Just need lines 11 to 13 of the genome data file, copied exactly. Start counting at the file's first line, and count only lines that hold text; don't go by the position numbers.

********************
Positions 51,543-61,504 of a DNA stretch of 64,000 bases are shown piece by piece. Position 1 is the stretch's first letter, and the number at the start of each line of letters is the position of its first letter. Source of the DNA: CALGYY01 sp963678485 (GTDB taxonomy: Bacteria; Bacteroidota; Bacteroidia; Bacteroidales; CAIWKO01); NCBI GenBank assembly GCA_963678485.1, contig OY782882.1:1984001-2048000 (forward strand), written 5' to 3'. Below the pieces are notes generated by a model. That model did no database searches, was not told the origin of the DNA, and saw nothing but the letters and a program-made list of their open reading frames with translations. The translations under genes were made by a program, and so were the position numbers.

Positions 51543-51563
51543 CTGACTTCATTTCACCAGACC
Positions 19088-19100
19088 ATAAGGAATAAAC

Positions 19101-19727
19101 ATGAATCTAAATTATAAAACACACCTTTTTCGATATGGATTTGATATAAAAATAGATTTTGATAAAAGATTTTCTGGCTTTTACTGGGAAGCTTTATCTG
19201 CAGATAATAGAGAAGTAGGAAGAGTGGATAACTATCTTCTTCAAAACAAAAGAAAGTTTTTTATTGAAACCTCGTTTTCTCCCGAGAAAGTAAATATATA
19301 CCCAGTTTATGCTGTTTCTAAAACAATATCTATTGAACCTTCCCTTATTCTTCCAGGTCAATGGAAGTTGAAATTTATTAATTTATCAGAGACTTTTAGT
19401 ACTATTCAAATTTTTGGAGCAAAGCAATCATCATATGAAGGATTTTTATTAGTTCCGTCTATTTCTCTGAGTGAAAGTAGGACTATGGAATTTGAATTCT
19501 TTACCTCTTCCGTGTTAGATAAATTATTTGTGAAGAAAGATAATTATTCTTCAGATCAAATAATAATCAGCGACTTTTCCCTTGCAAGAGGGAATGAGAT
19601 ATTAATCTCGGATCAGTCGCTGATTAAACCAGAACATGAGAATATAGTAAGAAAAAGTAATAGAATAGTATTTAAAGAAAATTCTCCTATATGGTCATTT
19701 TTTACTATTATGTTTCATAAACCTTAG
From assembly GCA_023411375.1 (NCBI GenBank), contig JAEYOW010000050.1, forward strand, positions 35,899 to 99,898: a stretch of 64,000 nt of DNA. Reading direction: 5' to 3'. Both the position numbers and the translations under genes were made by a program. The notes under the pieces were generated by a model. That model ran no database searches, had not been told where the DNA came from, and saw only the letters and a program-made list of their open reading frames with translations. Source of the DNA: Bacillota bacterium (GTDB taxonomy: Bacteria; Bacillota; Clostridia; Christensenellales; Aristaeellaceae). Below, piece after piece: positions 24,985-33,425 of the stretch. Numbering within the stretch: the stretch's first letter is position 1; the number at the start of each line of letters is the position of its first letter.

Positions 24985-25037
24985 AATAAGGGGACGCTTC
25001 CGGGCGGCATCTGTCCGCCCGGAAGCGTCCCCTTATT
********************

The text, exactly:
19501 TTACCTCTTCCGTGTTAGATAAATTATTTGTGAAGAAAGATAATTATTCTTCAGATCAAATAATAATCAGCGACTTTTCCCTTGCAAGAGGGAATGAGAT
19601 ATTAATCTCGGATCAGTCGCTGATTAAACCAGAACATGAGAATATAGTAAGAAAAAGTAATAGAATAGTATTTAAAGAAAATTCTCCTATATGGTCATTT
19701 TTTACTATTATGTTTCATAAACCTTAG